Richardson, Miles; Jones, Gary; Croker, Steve; Brown, Stephen L. (2011)
      Construction tasks can be linked to achievement in maths and science and form part of school curricula. However, there is little foundation for their use in teaching as there are no apparent methods for assessing difficulty. This empirical research identifies four construction task characteristics that impact on cognition and influence construction task difficulty in children aged 7-8 and 10-11. Further a regression model from previous research with adults predicted children’s construction task performance in the present study. The research provides a method to quantify, predict and control the complexity of construction tasks for future research and to inform teaching.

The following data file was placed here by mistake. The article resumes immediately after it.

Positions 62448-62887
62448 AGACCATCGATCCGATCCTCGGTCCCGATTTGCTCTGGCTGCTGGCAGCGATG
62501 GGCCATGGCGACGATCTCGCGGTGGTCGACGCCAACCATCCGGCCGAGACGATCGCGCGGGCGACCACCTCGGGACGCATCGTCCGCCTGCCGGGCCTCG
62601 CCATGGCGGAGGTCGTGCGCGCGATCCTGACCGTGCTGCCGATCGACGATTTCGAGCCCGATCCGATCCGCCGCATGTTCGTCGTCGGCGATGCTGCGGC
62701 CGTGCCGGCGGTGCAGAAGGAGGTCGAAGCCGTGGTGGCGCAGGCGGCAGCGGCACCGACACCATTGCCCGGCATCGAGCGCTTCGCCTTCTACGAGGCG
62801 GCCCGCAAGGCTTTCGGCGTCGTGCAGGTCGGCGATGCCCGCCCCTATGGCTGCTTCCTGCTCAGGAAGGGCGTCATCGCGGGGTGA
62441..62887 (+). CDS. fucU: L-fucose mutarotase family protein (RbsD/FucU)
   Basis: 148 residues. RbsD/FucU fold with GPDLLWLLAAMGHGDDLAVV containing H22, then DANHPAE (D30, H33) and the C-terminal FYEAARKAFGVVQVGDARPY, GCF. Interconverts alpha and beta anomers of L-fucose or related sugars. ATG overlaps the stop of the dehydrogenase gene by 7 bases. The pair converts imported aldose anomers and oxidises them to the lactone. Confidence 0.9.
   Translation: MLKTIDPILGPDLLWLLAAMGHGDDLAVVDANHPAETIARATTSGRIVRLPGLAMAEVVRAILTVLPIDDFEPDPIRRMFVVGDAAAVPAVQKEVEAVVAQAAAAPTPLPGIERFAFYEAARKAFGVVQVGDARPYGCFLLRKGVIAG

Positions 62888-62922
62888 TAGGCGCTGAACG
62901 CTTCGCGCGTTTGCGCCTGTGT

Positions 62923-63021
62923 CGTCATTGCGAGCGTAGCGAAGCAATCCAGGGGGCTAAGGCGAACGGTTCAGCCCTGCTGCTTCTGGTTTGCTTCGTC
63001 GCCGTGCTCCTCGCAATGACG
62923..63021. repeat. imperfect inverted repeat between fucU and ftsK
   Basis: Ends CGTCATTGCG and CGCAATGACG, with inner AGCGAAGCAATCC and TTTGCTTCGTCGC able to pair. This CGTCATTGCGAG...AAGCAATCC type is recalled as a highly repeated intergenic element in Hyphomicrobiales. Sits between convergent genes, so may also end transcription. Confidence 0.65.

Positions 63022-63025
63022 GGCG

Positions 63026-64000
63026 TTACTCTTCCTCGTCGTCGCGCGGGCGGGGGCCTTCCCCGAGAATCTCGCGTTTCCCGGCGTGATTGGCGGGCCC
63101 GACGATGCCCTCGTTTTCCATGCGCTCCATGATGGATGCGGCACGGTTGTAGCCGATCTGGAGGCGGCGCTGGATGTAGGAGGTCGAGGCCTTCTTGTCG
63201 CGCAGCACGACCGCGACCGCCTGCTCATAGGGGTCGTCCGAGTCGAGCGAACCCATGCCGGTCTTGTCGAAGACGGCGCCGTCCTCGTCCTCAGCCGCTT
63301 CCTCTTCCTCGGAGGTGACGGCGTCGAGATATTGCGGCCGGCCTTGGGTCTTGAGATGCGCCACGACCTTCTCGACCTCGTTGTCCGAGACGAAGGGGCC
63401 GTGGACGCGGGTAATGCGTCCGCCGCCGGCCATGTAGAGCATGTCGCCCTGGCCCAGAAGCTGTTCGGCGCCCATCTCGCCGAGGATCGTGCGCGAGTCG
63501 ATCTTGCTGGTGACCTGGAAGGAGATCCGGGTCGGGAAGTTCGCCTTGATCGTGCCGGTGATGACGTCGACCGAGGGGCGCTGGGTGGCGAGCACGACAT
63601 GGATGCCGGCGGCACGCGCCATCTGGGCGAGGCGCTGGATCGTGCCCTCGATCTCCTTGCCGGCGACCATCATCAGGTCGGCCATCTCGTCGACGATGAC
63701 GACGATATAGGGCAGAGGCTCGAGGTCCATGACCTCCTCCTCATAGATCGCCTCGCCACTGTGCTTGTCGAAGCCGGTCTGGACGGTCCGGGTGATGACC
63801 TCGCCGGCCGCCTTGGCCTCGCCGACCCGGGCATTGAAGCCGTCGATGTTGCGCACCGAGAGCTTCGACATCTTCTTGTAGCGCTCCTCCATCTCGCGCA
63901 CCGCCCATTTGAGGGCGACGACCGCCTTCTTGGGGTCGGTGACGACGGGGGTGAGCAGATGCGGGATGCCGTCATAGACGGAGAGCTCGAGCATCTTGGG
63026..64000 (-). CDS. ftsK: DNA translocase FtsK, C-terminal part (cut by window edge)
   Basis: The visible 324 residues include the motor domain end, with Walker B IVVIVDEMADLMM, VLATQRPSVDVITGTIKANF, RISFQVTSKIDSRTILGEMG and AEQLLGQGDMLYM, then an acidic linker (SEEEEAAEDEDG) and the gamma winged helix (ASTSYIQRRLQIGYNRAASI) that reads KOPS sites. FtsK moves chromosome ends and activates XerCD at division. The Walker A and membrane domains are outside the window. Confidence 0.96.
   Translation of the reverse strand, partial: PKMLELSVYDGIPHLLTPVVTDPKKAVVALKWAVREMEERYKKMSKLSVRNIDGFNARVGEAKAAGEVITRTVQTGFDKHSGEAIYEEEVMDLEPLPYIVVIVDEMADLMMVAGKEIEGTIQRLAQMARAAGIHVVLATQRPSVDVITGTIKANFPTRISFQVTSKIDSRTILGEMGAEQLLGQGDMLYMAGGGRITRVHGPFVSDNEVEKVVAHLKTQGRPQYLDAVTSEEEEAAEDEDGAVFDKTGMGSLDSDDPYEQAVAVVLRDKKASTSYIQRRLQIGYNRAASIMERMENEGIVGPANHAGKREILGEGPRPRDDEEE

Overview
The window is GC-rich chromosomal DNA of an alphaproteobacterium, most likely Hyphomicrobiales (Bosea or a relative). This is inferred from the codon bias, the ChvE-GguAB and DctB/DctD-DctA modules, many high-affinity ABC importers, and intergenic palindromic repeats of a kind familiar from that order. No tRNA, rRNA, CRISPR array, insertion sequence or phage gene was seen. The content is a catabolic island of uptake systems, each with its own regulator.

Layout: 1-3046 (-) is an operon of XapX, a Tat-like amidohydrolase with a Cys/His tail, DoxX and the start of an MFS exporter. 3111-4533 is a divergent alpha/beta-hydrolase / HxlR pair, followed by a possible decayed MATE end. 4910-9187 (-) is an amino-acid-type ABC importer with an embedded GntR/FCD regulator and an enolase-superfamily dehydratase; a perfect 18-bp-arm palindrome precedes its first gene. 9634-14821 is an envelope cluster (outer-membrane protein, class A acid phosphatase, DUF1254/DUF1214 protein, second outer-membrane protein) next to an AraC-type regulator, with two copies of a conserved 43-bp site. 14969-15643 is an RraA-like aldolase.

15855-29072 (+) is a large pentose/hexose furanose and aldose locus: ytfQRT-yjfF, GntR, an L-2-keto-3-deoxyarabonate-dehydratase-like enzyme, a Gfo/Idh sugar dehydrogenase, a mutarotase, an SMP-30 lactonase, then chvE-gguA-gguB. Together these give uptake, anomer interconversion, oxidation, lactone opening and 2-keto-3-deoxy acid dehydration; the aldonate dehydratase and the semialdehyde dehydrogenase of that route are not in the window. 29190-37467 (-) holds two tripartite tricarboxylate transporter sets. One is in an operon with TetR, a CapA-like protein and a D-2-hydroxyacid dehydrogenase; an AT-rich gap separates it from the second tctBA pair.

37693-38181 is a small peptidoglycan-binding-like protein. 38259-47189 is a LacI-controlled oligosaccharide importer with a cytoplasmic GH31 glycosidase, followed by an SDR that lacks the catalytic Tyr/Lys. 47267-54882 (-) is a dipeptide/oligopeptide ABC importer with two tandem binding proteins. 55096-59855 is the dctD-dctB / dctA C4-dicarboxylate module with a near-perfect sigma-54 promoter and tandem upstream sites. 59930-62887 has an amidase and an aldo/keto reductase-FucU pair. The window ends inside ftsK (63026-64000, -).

• Identifying the task variables that influence perceived object assembly complexity

      Richardson, Miles; Jones, Gary; Torrance, Mark; University of Derby; Staffordshire University (Taylor and Francis, 2004)
    • Identifying the task variables that predict object assembly difficulty.

      Richardson, Miles; Jones, Gary; Torrance, Mark; University of Derby (2006)
      We investigated the physical attributes of an object that influence the difficulty of its assembly. Identifying attributes that contribute to assembly difficulty will provide a method for predicting assembly complexity.